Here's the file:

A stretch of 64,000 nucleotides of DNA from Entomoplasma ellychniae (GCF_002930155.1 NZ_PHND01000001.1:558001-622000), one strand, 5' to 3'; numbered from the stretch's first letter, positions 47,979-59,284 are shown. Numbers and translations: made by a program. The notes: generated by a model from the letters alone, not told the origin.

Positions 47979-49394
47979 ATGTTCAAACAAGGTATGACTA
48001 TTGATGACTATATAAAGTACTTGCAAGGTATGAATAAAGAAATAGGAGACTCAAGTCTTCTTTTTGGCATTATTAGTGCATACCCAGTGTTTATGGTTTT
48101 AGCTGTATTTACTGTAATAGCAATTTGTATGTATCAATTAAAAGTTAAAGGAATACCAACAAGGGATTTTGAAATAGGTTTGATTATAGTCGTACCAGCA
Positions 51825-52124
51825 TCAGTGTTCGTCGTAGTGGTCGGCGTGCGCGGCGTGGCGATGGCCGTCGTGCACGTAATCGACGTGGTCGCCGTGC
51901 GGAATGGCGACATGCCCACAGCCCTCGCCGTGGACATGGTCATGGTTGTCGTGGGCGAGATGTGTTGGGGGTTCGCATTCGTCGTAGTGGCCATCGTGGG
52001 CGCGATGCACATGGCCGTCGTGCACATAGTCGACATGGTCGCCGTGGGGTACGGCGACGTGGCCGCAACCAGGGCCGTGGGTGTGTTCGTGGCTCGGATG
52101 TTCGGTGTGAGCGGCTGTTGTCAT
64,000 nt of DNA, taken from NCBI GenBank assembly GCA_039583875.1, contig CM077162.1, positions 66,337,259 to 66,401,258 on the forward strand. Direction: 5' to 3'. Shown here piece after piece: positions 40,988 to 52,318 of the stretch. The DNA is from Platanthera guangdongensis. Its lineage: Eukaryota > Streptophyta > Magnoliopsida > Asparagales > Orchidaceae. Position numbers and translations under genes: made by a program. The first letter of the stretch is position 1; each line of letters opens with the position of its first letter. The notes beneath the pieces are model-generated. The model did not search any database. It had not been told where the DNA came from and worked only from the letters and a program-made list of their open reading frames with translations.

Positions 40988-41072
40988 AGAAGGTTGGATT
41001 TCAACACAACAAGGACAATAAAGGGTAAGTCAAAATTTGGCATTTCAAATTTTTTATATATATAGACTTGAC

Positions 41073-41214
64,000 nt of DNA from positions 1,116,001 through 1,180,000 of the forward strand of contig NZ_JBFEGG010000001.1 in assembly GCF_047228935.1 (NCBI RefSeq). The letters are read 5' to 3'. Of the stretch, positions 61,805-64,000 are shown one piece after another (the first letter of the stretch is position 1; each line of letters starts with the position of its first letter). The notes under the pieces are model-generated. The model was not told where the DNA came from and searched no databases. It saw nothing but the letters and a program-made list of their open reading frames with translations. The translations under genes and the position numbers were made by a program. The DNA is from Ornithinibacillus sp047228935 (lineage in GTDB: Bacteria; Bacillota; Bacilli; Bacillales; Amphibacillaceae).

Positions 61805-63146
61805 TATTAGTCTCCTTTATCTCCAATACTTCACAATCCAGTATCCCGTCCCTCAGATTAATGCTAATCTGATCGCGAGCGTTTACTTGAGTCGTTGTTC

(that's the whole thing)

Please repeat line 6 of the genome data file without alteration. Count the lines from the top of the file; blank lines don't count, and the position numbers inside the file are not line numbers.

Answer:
Positions 51825-52124